A new U.S. Department of Energy report analyzing EV sales numbers found that battery-powered vehicles not only failed to attract consumers, but failed to lower emissions over the last decade.
The USDE’s Argonne National Lab compiled data on mileage, energy consumption, EV sales and CO2 emissions from the last decade. Their full findings, published this November, are sobering.
In their analysis, the researchers found that EVs had failed to make meaningful progress in the market. After ten years of research and development, and billions in investor funds, they are still economic outliers, comprising only 4% of vehicle sales as of 2021. Worse still, only 1% of cars on the road are battery-powered, making their supposed environmental benefits negligible. In fact, the report estimates the impact EVs have had on greenhouse gas emissions is less than one percent.
EVs have been met with great enthusiasm by businesses and consumers alike. However their utility and profitability has long been a concern among industry experts, anxieties seemingly confirmed by Argonne’s report. For one, the infrastructure required to support a mass exodus from the era of gas-powered cars is non-existent. EVs take hours to charge, and can only drive so far before having to be plugged back in. The current technological limitations make them impractical for many uses. EV sales are further stymied by a lack of dealership or consumer interest in middle America. High price tags have relegated the consumer demographic to the upper echelons of the middle class. All of this makes the market naturally hostile to entrepreneurs looking to evolve the industry, and so long as they persist EV sales will never be comparable to gas-powered cars.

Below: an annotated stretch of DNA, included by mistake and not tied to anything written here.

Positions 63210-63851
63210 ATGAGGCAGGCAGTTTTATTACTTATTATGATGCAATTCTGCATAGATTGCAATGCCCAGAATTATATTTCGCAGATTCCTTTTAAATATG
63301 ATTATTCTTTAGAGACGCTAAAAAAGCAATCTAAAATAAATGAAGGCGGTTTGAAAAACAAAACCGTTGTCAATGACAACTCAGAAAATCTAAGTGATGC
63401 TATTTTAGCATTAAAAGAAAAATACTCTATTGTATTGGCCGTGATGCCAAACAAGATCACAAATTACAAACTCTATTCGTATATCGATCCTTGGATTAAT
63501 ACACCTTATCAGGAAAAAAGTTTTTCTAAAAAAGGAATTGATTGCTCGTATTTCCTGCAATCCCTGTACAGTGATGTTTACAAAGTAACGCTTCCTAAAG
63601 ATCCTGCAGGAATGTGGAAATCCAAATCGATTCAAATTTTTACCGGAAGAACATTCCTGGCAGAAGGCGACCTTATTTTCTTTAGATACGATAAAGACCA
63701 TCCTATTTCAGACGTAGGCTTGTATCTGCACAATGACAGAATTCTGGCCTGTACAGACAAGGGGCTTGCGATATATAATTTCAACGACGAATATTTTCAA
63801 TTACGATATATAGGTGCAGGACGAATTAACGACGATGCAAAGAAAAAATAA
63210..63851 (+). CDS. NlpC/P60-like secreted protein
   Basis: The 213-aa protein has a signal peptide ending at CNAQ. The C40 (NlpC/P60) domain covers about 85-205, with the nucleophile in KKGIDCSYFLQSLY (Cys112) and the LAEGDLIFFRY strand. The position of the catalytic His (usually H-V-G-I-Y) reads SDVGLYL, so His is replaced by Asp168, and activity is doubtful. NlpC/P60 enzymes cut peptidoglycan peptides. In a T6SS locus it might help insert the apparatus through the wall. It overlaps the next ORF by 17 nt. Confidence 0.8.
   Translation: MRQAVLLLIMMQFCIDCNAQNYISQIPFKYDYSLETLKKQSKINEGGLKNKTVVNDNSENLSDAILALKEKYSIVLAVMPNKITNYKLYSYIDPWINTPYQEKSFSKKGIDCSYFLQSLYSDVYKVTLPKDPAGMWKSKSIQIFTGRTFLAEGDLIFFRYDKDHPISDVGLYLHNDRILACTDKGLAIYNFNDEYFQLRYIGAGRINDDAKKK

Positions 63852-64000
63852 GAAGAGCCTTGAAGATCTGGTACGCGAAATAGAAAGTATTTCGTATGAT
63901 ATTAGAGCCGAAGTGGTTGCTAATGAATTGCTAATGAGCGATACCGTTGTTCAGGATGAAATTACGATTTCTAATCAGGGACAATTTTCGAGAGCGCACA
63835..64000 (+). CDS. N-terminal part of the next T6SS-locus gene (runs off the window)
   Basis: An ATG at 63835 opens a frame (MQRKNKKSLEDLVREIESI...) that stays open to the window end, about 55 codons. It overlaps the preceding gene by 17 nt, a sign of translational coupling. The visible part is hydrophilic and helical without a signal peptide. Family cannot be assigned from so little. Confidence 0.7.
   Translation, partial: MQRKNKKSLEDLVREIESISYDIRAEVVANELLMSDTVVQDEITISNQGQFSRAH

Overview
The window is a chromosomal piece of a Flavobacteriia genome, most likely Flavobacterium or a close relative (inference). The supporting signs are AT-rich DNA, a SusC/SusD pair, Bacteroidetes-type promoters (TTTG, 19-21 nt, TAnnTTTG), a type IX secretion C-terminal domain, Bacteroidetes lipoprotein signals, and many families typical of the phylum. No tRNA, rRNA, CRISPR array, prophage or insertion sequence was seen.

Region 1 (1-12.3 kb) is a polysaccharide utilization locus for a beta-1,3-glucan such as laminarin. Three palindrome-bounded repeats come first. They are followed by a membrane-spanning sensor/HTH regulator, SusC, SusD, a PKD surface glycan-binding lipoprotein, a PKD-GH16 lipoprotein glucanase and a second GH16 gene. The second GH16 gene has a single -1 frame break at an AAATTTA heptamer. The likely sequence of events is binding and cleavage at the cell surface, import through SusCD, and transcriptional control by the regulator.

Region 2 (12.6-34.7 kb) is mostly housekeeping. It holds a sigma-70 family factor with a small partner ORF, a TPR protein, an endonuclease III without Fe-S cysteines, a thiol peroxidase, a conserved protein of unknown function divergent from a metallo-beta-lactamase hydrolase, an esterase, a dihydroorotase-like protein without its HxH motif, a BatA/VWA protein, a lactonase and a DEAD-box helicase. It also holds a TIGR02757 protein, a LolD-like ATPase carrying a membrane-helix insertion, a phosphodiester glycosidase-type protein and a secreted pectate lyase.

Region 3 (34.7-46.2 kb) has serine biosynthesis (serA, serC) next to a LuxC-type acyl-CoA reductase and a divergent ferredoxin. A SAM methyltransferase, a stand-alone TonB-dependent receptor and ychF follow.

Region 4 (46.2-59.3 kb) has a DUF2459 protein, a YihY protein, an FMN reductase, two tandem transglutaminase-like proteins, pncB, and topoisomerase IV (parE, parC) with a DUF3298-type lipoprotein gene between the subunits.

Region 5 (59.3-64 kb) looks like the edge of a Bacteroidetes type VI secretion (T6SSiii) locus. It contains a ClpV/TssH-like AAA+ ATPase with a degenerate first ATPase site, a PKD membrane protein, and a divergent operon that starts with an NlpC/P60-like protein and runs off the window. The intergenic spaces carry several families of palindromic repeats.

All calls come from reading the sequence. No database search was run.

However, despite the low numbers, the report does have some positive news: EV sales doubled in 2021. This can be credited to the auto industry recognizing and working around the aforementioned issues. Biden’s administration has pledged billions to construct 500,000 charging stations across the country. Supply chain issues are slowly resolving, allowing dealerships to lower prices. Automakers and startups have developed new fast-charging and long-lasting technologies, which have broadened EV applications. While the study should serve as a reminder that new technology takes significant time, money and effort before it becomes profitable, it should also serve as a sign that change, however distant, is coming. So long as companies continue improving the technology, the market is bound to improve.
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